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ON FAITH & MEDIA View Comments

Sherlock Holmes: A Game of Shadows

By
John Mulderig
Source: Catholic News Service

"Sherlock Holmes: A Game of Shadows" (Warner Bros.), director Guy Ritchie's second take on the classic detective fiction of Sir Arthur Conan Doyle, follows the pattern of its predecessor as it downplays old-fashioned sleuthing in favor of a constant flow of confrontations, escapades and escapes.

While the fast-paced proceedings ought to be off-limits for youngsters, adults with a high degree of tolerance for stylized violence will likely find them diverting enough.

This time out, it's 1891, and Robert Downey Jr.'s Holmes is on the trail of his ultimate adversary, evil genius par excellence Professor James Moriarty (Jared Harris). For reasons that only gradually become apparent, Moriarty is conspiring to destabilize European politics and bring on a general war.

That's bad news for Holmes' recently wed sidekick Dr. Watson (Jude Law), the chronicler of the great man's exploits, and for his bride Mary (Kelly Reilly), since their honeymoon trip is violently interrupted by Moriarty's machinations.

The tension between the two long-standing collaborators over Watson's marriage plans was a major theme of Ritchie's previous film. Here, Holmes' unspoken jealousy over his friend's prospects for domestic bliss continues to smolder, as too does his fear of abandonment.

As portrayed by husband-and-wife screenwriters Michele and Kieran Mulroney, these emotions entail—or are at least accompanied by—some vaguely homoerotic humor. At one point, for instance, Watson tussles with a drag-disguised Holmes, and the two end up in a position that could easily be mistaken for a clinch of a different kind.

Watson's nuptials, and Holmes' ongoing interest in femme fatale Irene Adler (Rachel McAdams) suggest, though, that these incidents are not to be taken as anything more than comic fluff, along the lines of director Billy Wilder's 1959 cross-dressing romp "Some Like It Hot."

As their struggle with Moriarty leads them from London to Paris to Germany and eventually on to Switzerland, the iconic pair is aided by a Gypsy fortuneteller named Sim (Noomi Rapace) and by Holmes' bon vivant older brother Mycroft (Stephen Fry).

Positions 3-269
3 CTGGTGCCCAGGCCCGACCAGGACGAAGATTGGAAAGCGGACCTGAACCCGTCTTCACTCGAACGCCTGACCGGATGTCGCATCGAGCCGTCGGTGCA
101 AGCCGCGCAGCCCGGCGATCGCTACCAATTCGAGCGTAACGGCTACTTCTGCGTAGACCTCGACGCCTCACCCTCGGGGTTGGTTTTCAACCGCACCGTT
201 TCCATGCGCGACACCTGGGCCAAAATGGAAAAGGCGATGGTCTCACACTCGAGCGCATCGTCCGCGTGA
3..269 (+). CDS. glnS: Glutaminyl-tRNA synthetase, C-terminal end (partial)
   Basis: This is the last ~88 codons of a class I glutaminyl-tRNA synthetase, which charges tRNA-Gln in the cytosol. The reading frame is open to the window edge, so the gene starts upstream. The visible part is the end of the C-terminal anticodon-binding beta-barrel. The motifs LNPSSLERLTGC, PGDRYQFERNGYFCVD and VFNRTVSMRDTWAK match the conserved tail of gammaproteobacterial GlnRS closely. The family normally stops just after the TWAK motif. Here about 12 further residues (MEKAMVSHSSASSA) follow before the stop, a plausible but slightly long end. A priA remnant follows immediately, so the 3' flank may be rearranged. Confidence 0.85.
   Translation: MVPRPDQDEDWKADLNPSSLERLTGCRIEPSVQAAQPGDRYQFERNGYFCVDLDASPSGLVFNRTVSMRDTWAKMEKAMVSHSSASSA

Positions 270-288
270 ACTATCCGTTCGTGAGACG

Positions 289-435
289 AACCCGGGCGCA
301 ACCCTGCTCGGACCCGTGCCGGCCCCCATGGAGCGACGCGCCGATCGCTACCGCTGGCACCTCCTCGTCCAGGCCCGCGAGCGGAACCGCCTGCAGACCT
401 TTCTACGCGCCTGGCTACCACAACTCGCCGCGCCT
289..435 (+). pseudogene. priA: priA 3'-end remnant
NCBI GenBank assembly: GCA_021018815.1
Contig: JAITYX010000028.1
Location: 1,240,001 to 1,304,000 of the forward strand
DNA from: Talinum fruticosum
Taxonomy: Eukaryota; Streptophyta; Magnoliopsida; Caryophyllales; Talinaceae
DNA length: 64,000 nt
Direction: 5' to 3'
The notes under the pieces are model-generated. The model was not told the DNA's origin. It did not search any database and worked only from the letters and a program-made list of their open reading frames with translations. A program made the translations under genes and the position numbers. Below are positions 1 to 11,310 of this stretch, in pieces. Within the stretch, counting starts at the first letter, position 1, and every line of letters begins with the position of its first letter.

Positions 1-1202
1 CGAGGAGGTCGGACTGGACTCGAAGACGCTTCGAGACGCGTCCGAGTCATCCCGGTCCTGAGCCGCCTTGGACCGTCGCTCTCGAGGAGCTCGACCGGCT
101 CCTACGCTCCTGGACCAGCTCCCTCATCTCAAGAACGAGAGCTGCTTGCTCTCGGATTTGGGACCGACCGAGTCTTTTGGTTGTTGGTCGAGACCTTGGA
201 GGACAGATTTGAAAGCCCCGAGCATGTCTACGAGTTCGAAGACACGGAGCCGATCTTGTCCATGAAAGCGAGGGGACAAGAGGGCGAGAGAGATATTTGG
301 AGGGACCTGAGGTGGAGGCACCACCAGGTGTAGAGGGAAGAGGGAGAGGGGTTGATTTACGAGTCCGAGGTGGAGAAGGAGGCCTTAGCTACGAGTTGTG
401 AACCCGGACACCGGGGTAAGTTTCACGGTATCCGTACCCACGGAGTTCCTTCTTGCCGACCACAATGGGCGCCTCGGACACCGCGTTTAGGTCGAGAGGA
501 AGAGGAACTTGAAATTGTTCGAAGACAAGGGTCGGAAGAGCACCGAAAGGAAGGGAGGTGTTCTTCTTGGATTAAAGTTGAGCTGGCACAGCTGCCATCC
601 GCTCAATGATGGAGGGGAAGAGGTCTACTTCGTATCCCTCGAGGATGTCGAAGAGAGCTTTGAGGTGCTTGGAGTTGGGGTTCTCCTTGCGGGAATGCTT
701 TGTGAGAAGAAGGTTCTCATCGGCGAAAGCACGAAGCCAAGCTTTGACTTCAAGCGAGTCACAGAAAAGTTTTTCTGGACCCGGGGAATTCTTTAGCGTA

Mycroft's eccentricities become the occasion for another scene of adult humor when he is shown to be quite uninhibited about wandering around in his birthday suit, much to the blushing confusion of other characters. Only as much of his physique is shared with the audience, however, as might be seen on a loose-belted plumber.

The fist fighting and gunplay that take up so much of the film's running time reach a climactic crescendo when the inventory of a munitions factory is employed both by and against our heroes.

This is in keeping with another of the movie's themes—namely, that Moriarty's efforts to ignite a worldwide conflict foreshadow the doom-laden real-life events of 1914. But it's also the clearest signal yet that, despite its venerable source material, this is not a family-oriented offering.

The film contains constant action violence, including a suicide, torture and some glimpses of gore; partial rear and implied full nudity; fleeting sexual humor; and a few crass terms. The Catholic News Service classification is A-III—adults. The Motion Picture Association of America rating is PG-13—parents strongly cautioned. Some material may be inappropriate for children under 13.

*****
John Mulderig is on the staff of Catholic News Service.



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Martha: Martha, Mary and their brother Lazarus were evidently close friends of Jesus. He came to their home simply as a welcomed guest, rather than as one celebrating the conversion of a sinner like Zacchaeus or one unceremoniously received by a suspicious Pharisee. The sisters feel free to call on Jesus at their brother’s death, even though a return to Judea at that time seems almost certain death. 
<p>No doubt Martha was an active sort of person. On one occasion (see Luke 10:38-42) she prepares the meal for Jesus and possibly his fellow guests and forthrightly states the obvious: All hands should pitch in to help with the dinner. </p><p>Yet, as biblical scholar Father John McKenzie points out, she need not be rated as an “unrecollected activist.” The evangelist is emphasizing what our Lord said on several occasions about the primacy of the spiritual: “...[D]o not worry about your life, what you will eat [or drink], or about your body, what you will wear…. But seek first the kingdom [of God] and his righteousness” (Matthew 6:25b, 33a); “One does not live by bread alone” (Luke 4:4b); “Blessed are they who hunger and thirst for righteousness…” (Matthew 5:6a). </p><p>Martha’s great glory is her simple and strong statement of faith in Jesus after her brother’s death. “Jesus told her, ‘I am the resurrection and the life; whoever believes in me, even if he dies, will live, and everyone who lives and believes in me will never die. Do you believe this?’ She said to him, ‘Yes, Lord. I have come to believe that you are the Messiah, the Son of God, the one who is coming into the world’” (John 11:25-27).</p> American Catholic Blog One of the difficulties we may have when our lives become unmanageable is that we find dealing with other people to be difficult and we may even struggle to maintain a relationship with God. Caring people especially can find themselves carrying unnecessary crosses as they become lost in the maze of trying to meet everyone’s crazy expectations—including their own!

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